“Five Big Ideas That Might Change Our World In The Next Few Years”, With Michael Bancroft Co-Host of Beyond Innovation

As a part of my series about “Big Ideas That Might Change The World In The Next Few Years,” I had the pleasure of interviewing Michael Bancroft, Executive Producer and Co-Host of Globalive Media’s Beyond Innovation, which airs weekly on Bloomberg Television around the world. Michael Bancroft is a senior media executive and journalist with experience […]

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As a part of my series about “Big Ideas That Might Change The World In The Next Few Years,” I had the pleasure of interviewing Michael Bancroft, Executive Producer and Co-Host of Globalive Media’s Beyond Innovation, which airs weekly on Bloomberg Television around the world.

Michael Bancroft is a senior media executive and journalist with experience running multi-platform networks and creating internationally distributed shows at the intersection of business and technology.

His globally distributed television show, “Beyond Innovation,” uncovers the world’s new and emerging technologies changing the way we live and do business. Michael is also the co-host of “The Feed with Amber Mac and Michael B” on SiriusXM, a top trending tech podcast and radio show.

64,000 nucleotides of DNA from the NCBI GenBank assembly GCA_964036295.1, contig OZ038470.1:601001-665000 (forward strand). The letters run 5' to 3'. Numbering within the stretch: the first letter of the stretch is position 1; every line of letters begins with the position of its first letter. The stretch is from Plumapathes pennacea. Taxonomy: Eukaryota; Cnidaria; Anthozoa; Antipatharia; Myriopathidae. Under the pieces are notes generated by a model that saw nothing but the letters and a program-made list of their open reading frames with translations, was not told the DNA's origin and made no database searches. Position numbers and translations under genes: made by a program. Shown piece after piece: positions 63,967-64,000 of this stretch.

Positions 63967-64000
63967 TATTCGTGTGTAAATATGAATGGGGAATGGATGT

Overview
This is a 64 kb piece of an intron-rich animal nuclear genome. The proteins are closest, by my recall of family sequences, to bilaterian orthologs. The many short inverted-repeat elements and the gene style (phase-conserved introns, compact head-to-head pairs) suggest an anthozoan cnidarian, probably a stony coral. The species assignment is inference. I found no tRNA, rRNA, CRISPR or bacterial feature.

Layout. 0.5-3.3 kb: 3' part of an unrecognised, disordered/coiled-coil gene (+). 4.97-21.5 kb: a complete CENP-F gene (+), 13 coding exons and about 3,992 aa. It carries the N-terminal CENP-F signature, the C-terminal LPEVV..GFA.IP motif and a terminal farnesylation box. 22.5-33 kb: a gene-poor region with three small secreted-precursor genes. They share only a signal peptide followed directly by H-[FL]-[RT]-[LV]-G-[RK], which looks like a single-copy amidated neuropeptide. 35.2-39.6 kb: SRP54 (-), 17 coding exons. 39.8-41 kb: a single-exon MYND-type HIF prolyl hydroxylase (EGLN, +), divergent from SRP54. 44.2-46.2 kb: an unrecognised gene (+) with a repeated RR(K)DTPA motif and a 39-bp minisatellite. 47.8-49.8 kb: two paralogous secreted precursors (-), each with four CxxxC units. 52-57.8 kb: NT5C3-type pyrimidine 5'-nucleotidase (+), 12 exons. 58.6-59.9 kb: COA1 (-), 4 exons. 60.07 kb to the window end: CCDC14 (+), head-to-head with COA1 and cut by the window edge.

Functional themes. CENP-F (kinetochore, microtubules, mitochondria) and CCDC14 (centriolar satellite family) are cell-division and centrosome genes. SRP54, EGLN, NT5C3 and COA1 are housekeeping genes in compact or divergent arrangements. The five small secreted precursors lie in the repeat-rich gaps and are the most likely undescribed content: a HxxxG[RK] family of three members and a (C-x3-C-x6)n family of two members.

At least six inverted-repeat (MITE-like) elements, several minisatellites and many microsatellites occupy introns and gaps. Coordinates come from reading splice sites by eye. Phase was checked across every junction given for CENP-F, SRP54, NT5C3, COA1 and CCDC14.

Michael was an executive producer for Bloomberg TV, where he launched and was responsible for all aspects of Canadian programming. For four seasons, he was presenter and executive producer of the internationally distributed technology TV show, “App Central.” Michael grew the audience of “App Central” tenfold on CTV, from one network to five in Canada, and sold the program to four countries.

Michael has worked for leading broadcast networks including CBS, CNBC, ABC, BNN and Network Ten. He has worked with and reported on leaders in the field of business, technology, politics and entertainment. Michael has covered stories and events from all corners of the globe, including red carpets in Los Angeles to the jungles of Rwanda. He has a postgraduate qualification in journalism from UCLA and an MBA in finance from Queensland University of Technology (QUT).